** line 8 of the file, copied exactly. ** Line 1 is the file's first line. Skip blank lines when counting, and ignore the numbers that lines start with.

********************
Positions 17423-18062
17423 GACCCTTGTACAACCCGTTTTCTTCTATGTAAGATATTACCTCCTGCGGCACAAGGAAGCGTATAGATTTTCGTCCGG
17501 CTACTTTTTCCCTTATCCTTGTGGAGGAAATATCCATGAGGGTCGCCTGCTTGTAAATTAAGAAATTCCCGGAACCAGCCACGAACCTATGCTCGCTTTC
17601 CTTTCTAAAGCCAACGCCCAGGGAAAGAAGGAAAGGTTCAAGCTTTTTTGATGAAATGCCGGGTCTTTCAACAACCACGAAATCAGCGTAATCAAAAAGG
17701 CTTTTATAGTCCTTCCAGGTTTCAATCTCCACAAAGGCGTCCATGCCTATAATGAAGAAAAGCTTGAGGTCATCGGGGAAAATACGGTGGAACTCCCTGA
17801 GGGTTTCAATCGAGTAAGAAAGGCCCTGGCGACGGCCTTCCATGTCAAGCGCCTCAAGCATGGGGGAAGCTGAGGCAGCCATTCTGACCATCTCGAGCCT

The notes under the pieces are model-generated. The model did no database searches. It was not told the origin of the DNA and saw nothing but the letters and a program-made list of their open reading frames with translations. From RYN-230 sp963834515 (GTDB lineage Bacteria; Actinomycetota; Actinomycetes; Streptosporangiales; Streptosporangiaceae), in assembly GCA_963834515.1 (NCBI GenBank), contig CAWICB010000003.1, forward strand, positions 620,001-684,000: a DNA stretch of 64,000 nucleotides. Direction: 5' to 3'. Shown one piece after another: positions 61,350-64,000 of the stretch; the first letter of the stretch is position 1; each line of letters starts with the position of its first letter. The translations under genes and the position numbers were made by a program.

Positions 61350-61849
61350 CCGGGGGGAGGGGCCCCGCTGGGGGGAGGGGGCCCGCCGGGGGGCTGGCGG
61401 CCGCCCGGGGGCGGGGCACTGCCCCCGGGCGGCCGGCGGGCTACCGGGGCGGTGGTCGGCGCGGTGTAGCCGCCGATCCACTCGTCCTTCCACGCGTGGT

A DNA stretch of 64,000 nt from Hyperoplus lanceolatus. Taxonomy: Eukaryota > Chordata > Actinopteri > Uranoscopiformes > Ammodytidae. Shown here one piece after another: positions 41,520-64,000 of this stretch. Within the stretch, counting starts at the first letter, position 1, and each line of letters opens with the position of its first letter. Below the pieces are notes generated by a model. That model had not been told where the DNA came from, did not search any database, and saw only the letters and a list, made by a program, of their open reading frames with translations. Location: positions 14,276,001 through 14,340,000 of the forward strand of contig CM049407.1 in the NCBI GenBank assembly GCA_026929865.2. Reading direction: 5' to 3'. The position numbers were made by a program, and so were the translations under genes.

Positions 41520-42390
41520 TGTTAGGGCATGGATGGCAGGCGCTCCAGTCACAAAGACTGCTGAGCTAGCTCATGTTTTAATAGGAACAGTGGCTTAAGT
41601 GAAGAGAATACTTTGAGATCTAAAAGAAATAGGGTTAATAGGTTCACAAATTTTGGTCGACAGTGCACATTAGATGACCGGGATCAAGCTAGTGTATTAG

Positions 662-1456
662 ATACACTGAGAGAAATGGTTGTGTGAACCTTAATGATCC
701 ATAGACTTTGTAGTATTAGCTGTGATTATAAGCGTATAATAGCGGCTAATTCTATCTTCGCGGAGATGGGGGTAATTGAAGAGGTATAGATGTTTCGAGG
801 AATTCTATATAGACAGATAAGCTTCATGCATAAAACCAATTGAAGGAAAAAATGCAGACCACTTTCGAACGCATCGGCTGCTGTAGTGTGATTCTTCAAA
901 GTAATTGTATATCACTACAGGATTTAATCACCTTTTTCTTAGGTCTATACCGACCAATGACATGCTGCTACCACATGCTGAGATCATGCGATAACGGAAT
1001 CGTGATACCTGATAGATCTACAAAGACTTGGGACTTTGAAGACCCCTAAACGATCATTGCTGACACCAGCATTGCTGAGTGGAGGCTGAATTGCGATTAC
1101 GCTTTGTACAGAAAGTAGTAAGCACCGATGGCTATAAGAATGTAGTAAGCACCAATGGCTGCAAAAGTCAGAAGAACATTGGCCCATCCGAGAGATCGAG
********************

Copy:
Positions 61350-61849